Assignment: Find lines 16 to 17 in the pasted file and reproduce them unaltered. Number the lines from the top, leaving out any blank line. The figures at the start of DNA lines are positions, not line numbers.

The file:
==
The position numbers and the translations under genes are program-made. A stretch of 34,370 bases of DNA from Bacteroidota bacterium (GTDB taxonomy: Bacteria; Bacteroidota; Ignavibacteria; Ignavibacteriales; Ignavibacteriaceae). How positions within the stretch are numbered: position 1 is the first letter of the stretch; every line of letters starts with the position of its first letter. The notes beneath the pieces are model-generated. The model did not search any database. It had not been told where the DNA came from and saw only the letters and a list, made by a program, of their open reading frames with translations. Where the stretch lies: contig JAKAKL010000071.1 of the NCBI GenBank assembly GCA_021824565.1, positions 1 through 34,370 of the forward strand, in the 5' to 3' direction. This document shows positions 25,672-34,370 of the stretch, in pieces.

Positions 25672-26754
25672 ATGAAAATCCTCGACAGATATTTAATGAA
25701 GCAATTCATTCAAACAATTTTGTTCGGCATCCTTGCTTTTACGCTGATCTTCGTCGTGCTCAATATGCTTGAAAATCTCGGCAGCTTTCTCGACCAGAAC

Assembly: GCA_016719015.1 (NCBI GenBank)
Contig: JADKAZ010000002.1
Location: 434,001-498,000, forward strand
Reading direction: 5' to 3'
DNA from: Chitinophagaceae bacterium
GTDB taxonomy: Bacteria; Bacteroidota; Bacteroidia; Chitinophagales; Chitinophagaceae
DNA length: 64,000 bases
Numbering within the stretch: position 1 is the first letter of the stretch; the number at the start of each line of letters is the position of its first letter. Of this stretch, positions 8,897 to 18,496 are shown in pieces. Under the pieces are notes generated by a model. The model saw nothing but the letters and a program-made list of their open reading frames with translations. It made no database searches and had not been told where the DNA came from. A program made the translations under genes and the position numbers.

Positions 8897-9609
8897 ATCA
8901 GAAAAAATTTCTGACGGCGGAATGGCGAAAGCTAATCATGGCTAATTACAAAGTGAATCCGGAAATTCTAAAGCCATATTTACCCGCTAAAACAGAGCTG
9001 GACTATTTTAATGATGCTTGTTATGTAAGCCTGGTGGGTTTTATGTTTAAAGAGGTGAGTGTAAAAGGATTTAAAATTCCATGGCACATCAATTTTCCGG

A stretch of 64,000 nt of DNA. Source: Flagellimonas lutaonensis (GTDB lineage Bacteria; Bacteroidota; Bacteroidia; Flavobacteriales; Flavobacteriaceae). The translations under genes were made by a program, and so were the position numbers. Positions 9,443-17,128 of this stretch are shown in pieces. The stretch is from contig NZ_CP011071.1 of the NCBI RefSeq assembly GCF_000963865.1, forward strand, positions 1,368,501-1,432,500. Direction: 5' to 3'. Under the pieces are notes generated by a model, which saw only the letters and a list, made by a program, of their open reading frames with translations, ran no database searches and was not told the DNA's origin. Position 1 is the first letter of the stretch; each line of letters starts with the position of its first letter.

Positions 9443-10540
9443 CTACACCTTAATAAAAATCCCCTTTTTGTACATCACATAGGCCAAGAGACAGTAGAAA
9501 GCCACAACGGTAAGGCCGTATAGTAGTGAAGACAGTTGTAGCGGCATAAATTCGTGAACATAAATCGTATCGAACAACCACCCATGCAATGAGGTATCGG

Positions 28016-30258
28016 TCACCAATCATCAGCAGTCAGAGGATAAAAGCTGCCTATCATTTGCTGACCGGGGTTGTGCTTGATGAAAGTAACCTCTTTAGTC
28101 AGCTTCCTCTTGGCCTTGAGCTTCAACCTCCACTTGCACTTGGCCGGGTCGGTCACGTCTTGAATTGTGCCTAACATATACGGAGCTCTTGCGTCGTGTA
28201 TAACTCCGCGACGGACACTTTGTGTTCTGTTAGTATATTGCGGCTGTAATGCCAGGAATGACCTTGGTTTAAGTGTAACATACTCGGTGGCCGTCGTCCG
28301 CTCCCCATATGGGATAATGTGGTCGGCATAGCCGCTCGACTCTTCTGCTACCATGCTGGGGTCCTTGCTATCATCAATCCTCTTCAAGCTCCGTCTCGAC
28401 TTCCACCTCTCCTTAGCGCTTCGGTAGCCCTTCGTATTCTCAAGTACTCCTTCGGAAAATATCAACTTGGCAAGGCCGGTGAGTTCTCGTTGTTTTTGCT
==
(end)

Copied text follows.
9001 GACTATTTTAATGATGCTTGTTATGTAAGCCTGGTGGGTTTTATGTTTAAAGAGGTGAGTGTAAAAGGATTTAAAATTCCATGGCACATCAATTTTCCGG

A stretch of 64,000 nt of DNA. Source: Flagellimonas lutaonensis (GTDB lineage Bacteria; Bacteroidota; Bacteroidia; Flavobacteriales; Flavobacteriaceae). The translations under genes were made by a program, and so were the position numbers. Positions 9,443-17,128 of this stretch are shown in pieces. The stretch is from contig NZ_CP011071.1 of the NCBI RefSeq assembly GCF_000963865.1, forward strand, positions 1,368,501-1,432,500. Direction: 5' to 3'. Under the pieces are notes generated by a model, which saw only the letters and a list, made by a program, of their open reading frames with translations, ran no database searches and was not told the DNA's origin. Position 1 is the first letter of the stretch; each line of letters starts with the position of its first letter.